Unique Challenges Faced By Public Health Leaders

by Carter Toni

Unique Challenges Faced By Public Health Leaders

Public health is one of the leading sectors of the healthcare industry. The problems the sector deals with are unique and expose the dark reality of the health care sector. Unless these issues get addressed, the industry may spiral more out of control. There’s a chance that the population’s health will take a massive plunge. It is essential to note the outcomes public health leaders achieve will redefine the health sector. So here are some top challenges these professionals might face:

1. Curbing Substance Abuse

Substance abuse isn’t going anywhere anytime soon. Unfortunately, following the pandemic, it only seems to have gotten worse. According to recent findings, approximately 88,000 deaths per year in the United States occur from substances. The short-term health risks of excessive alcohol use include devious results. Some of which are injuries such as motor vehicle crashes, even accidental ones that are unintentional.

Too many substances start wreaking havoc and lead to alcohol poisoning as women engage in risky sexual behavior and miscarriage and stillbirth. In some cases, there is substance-induced violence such as homicide, suicide, and sexual assault. These two can take a toll on a woman’s health and prevent future pregnancies. Long-term health risks can also develop, leading to high blood pressure, heart disease, stroke, and cancer. Therefore it is crucial to maintain a firm boundary. If public health entices you, go for a public health career outlook to find a path that can help bridge these issues.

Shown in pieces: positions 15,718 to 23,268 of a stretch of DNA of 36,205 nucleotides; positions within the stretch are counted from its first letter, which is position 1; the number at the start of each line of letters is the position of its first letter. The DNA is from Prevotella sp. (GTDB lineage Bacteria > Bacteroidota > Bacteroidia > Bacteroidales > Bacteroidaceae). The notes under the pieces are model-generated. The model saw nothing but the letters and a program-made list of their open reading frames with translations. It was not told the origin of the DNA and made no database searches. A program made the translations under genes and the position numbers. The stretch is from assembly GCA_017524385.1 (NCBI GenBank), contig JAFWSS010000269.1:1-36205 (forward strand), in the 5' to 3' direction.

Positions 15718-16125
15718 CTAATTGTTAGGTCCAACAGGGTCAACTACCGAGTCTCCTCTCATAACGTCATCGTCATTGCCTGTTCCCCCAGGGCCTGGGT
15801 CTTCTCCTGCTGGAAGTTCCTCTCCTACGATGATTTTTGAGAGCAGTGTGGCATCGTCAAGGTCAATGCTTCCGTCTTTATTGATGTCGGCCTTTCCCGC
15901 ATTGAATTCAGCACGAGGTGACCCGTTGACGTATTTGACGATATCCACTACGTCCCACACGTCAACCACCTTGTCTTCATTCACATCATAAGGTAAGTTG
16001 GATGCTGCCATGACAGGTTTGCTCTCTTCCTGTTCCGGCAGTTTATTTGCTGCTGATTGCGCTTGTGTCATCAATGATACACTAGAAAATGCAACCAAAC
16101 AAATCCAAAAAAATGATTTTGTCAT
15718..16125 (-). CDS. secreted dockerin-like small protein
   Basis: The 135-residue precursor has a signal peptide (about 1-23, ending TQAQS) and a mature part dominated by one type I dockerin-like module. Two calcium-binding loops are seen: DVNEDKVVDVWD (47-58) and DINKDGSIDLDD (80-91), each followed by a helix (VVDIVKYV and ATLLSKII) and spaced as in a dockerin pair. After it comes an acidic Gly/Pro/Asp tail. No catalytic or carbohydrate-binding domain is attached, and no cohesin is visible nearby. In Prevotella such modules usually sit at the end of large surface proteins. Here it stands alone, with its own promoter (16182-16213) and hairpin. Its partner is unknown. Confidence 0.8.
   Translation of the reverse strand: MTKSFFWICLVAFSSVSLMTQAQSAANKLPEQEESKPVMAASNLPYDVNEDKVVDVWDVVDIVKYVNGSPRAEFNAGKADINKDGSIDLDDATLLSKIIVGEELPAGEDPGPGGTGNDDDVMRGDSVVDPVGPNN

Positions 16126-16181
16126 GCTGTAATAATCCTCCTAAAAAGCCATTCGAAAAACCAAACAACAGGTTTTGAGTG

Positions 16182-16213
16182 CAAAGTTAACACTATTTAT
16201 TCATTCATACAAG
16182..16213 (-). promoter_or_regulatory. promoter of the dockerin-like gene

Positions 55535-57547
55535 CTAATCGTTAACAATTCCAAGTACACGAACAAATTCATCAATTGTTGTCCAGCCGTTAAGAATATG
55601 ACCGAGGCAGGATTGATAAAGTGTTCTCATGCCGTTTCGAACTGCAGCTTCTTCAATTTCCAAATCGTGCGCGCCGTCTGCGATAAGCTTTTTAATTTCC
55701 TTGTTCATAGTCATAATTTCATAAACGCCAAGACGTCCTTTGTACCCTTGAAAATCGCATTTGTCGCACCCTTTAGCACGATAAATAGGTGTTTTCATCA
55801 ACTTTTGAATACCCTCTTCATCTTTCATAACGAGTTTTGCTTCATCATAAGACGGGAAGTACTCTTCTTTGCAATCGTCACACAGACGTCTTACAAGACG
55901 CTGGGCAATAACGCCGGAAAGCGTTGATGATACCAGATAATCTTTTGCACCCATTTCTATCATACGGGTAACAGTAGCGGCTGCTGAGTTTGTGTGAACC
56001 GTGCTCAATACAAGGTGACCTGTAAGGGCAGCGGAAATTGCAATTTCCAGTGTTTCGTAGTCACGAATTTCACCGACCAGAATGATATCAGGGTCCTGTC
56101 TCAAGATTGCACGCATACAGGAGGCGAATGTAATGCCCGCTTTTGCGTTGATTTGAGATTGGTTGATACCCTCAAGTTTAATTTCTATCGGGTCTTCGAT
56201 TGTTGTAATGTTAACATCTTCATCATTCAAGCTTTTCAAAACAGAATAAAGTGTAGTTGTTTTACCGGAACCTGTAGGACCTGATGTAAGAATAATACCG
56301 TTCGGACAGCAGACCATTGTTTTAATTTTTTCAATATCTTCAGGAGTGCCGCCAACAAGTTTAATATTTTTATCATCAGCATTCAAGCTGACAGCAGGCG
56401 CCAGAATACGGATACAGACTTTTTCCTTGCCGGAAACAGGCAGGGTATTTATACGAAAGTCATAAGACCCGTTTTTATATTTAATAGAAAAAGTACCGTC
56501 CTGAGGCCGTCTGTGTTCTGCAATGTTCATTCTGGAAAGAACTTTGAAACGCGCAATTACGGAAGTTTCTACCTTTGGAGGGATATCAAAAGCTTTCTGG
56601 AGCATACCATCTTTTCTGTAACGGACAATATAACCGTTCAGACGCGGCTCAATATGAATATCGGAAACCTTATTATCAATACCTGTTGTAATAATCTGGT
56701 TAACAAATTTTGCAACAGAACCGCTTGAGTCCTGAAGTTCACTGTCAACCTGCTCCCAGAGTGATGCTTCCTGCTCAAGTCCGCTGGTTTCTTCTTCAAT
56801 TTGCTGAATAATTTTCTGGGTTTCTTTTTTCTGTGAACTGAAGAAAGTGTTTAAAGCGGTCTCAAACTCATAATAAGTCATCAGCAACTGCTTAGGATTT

2. Eating Safe Food

There is a chance of contracting a disease from contaminated food and drink. Humans may have acid in their stomachs, but we can’t fend off all the pathogens. According to another survey, foodborne illness sickens one in six Americans each year and results in 3,000 deaths. Unhealthy food and drinks walk down a dangerous path. In a community, when unhealthy food and beverages circulate, it impacts everyone. The diseases of contaminated food and water being are hard to bounce back from. There are cases of diarrhea, vomiting, and even weakness. Issues of unhygienic food are persistent during calamities. Therefore it is essential to ensure the public is safe and protected during these times.

3. Healthcare-Associated Infections

Not everyone who goes to a hospital comes back alive and well. Hospitals also can cause many unwanted diseases. Healthcare-associated infections (HAIs) happen when patients receive treatment in a healthcare facility. These can include contracting an illness during surgery—blood-borne conditions from the treatment of wounds. There are also cases of urinary tract infections from using catheters. Unless these issues get challenged and solved, they can lead to severe problems such as blood poisoning. By far, one of the unique challenges the healthcare sector faces is all these associated risks. Not only do they discourage patients from seeking help, but it also scares them from the healthcare sector. In some worst cases, vaccines can damage a person’s health the most

4. Lack Of Physical Activity